Soundscape Indices: New Features for Classifying Beehive Audio Samples

Authors

  • Muhammad Zahid Sharif Chinese Academy of Sciences, Hefei, 230031, P.R. China; University of Science and Technology of China, Hefei, 230026, P.R. China. http://orcid.org/0000-0002-8980-8713
  • Fernando Wario University of Guadalajara Av. Juárez N° 976, Col. Centro, 44100, Guadalajara, Jalisco, México
  • Nayan Di Chinese Academy of Sciences, Hefei, 230031, P.R. China; University of Science and Technology of China, Hefei, 230026, P.R. China.
  • Renjie Xue Chinese Academy of Sciences, Hefei, 230031, P.R. China; University of Science and Technology of China, Hefei, 230026, P.R. China.
  • Fanglin Liu Institute of Technical Biology & Agriculture Engineering, Hefei Institutes of Physical Science, Chinese Academy of Sciences, Hefei, 230031, P.R. China http://orcid.org/0000-0002-8371-6316

DOI:

https://doi.org/10.13102/sociobiology.v67i4.5860

Keywords:

Apis mellifera, bioacoustics, low-level signal features, machine learning, trichloromethane, soundscape index

Abstract

As the study of honey bee health has gained attention in the biology community, researchers have looked for new, non-invasive methods to monitor the health status of the colony. Since the beehive sound alters when the colony is exposed to stressors, analysis of the acoustic response of the colony has been used as a method to identify the type of stressor, whether it is chemical, pest, or disease. So far, two feature sets have been successfully used for this kind of analysis, being these low-level signal features and Mel Frequency Cepstral Coefficients (MFCC). Here we propose using soundscape indices, developed initially to delineate acoustic diversity in ecosystems, as an alternative to now used features. In our study, we examine the beehive acoustic response to trichloromethane laced-air and blank air and compare the performance of all three feature sets to discern the colony's sound between the hive being exposed to the chemical and not. Our results show that sound indices overperform the alternative features sets on this task. Based on these findings, we consider sound indices to be a valid set of features for beehive sound analysis and present our results to call the attention of the community on this fact.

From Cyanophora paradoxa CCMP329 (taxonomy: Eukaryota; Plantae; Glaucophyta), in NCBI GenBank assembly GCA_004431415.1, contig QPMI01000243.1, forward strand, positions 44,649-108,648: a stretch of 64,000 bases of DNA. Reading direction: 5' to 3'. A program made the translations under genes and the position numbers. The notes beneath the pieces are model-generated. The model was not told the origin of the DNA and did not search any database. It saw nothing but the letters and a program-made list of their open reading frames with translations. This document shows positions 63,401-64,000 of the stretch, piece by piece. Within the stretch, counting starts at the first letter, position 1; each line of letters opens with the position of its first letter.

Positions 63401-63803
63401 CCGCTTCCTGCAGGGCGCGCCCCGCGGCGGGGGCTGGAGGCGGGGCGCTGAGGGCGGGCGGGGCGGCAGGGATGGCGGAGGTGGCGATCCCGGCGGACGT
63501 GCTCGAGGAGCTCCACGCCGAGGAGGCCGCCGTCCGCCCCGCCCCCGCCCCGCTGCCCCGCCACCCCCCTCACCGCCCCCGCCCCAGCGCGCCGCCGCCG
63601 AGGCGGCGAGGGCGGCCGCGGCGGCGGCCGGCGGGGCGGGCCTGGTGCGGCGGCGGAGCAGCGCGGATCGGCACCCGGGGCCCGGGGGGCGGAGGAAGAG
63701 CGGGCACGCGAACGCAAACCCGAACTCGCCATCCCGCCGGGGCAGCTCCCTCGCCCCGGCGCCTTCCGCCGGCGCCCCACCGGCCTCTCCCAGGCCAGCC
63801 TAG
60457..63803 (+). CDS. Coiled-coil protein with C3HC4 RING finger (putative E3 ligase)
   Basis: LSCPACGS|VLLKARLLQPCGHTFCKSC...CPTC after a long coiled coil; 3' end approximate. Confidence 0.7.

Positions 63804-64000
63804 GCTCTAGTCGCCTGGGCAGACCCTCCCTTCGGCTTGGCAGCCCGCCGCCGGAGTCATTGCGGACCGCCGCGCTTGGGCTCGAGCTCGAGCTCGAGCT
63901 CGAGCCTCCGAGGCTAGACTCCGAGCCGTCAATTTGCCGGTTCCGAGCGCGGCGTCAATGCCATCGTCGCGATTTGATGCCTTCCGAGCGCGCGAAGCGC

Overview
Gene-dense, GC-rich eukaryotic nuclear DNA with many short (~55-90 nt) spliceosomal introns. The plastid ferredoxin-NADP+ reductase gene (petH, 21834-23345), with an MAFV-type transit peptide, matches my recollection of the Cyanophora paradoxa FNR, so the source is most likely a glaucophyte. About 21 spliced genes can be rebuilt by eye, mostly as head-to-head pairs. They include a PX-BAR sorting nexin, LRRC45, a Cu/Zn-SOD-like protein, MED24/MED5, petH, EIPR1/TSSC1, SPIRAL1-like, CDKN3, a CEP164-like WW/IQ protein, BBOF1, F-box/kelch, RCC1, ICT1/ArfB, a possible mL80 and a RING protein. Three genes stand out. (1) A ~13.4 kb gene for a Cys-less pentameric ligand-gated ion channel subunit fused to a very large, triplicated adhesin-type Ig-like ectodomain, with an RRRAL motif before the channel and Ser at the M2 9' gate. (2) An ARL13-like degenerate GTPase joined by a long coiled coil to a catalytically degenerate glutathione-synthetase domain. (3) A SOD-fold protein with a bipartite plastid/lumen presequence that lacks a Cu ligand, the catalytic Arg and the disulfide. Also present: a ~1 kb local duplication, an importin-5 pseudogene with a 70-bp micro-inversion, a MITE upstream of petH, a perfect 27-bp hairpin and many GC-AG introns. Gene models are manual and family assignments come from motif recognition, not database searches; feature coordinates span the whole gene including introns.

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Author Biographies

Muhammad Zahid Sharif, Chinese Academy of Sciences, Hefei, 230031, P.R. China; University of Science and Technology of China, Hefei, 230026, P.R. China.

Ph.D. student at Institute of Technical Biology and Agriculture Engineering, Hefei Institutes of Physical Science,

Fernando Wario, University of Guadalajara Av. Juárez N° 976, Col. Centro, 44100, Guadalajara, Jalisco, México

Ph.D Scholar

Nayan Di, Chinese Academy of Sciences, Hefei, 230031, P.R. China; University of Science and Technology of China, Hefei, 230026, P.R. China.

Ph.D . student at Institute of Technical Biology and Agriculture Engineering, Hefei Institutes of Physical Science

Renjie Xue, Chinese Academy of Sciences, Hefei, 230031, P.R. China; University of Science and Technology of China, Hefei, 230026, P.R. China.

Ph.D . student at Institute of Technical Biology and Agriculture Engineering, Hefei Institutes of Physical Science

Fanglin Liu, Institute of Technical Biology & Agriculture Engineering, Hefei Institutes of Physical Science, Chinese Academy of Sciences, Hefei, 230031, P.R. China

Professor at Hefei Institutes of Physical Science, Chinese Academy of Sciences

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Published

2020-12-28

How to Cite

Sharif, M. Z., Wario, F., Di, N., Xue, R., & Liu, F. (2020). Soundscape Indices: New Features for Classifying Beehive Audio Samples. Sociobiology, 67(4), 566–571. https://doi.org/10.13102/sociobiology.v67i4.5860

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Section

Research Article - Bees